WASHINGTON — D.C. Mayor Muriel Bowser on Thursday expressed her outrage and demanded action after the District was given only $500 million -- $725 million less than states -- in the Senate-approved $2.2 trillion coronavirus relief package.
The 50 states in the nation receive a direct payment of $1.25 billion and some cities with larger populations get additional funding, officials said.
With the exception of representation in the Senate, D.C. is treated like a state in every other aspect, like tax revenue, officials said. The District also has a larger population than Vermont and Wyoming -- two states which will receive the full $1.25 billion funding.
Bowser said federal leaders are treating D.C. like a territory and she wants lawmakers to treat D.C. fairly. Bowser said the District not only has a larger population than several other states, but residents pay more taxes than some states as well.
"We just need to be treated fairly. We just want what every taxpaying American is getting out of this bill," Bowser said. "Everybody who lives and works here has a stake in that."
A letter was sent to Senate officials, telling lawmakers to "right this wrong" and to fill the inequity gap of $725 million, Bowser said.
D.C. council chair Phil Mendelson said this isn't a statehood issue, it's a public health issue.
"It needs to be equal as to what the states are receiving," Mendelson said.
Sen. Tim Kaine, D-Va., told WTOP on Thursday morning that he thought the discrepancy in funding for DC was an "error" and that having to vote on this bill through the process of social distancing and telework has "led to some glitches" like this. He did not elaborate on when or if the discrepancy would be addressed.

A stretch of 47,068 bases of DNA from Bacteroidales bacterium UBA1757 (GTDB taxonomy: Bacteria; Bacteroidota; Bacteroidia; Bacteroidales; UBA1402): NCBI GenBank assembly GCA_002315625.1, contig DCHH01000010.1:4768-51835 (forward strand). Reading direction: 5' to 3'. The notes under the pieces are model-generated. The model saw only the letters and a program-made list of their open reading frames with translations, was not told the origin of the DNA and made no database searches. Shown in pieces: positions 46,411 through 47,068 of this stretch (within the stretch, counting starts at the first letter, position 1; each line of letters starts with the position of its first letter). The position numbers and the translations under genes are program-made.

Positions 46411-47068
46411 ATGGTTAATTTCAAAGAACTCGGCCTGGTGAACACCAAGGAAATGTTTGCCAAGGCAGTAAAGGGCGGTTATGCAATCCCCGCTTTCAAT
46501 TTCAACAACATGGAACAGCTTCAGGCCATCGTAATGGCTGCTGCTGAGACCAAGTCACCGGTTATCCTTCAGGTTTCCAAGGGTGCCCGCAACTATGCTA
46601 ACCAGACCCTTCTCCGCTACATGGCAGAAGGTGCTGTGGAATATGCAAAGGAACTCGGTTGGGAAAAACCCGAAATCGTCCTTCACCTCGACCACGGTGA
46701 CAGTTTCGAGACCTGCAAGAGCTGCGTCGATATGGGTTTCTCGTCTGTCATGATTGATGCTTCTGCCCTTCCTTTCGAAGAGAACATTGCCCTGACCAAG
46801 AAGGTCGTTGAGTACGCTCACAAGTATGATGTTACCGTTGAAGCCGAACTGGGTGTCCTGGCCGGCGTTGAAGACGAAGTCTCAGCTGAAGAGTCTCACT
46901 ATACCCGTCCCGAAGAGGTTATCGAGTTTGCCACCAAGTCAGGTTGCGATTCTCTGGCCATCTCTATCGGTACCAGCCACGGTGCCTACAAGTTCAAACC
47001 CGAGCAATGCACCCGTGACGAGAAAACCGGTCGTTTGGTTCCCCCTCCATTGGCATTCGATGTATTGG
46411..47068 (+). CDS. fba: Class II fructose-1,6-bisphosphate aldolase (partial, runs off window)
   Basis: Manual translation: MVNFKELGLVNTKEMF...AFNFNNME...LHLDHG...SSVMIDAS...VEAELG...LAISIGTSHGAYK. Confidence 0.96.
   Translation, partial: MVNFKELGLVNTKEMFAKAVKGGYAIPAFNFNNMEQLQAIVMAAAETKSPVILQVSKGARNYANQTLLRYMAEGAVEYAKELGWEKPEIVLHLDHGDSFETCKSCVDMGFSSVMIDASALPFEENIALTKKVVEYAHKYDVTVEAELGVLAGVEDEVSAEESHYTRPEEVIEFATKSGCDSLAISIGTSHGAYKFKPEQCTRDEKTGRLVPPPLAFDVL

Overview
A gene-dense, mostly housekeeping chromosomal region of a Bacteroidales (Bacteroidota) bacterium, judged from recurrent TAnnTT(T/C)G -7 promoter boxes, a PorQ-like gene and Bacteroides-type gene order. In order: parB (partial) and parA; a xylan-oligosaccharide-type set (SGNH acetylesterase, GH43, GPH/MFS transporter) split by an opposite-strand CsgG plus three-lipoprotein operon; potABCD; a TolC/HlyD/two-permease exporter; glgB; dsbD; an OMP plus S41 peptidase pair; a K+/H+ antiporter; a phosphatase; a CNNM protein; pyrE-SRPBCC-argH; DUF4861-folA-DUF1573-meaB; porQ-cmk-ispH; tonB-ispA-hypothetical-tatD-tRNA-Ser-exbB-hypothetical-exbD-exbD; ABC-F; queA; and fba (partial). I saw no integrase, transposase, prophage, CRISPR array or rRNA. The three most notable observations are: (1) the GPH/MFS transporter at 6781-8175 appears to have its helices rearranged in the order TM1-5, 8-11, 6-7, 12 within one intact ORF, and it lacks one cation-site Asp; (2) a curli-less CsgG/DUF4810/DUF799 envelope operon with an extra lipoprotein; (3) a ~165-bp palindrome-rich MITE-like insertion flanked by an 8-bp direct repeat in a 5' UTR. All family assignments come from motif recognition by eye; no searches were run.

Unemployment is filed where people work and D.C. is a major center of workers for the region. Many of the District’s unemployment claims are from Virginia and Maryland residents -- something not taken into account in the Senate bill, officials said.
In the last week, 25,000 people filed jobless claims in D.C. The system sent erroneous denials to people filing claims prompting calls to officials, they said. People filling out claims should select "No" under job search until the system is updated to correct the issue, officials said. So far, there is no word on projected jobless numbers.
D.C. Council was told last week that if the coronavirus pandemic lasts through June that $500 million in revenue would be lost and that raises liquidity concerns -- one of two major concerns -- an official said. So far, the District has lost 30-40 percent of sales tax revenue during the closure of businesses.
"We have to manage what’s coming in, so we can manage the basic operation of government,” Bowser said.
The second major concern are revenues collected through property taxes. Property tax receipts are worth the same as D.C.'s rainy day fund, an official explained.
He compared the lack of funding to airline passengers protocols when faced with an emergency, and the oxygen masks drops down, "We have to take care of ourselves as well as our citizenry." The lack of funding the relief current coronavirus relief bill does not allow D.C. to properly take care of its residents, officials said.
Bowser said a letter sent to Senate leaders addressed the discrepancies. She said she hopes the difference is made up in a future Congressional relief package.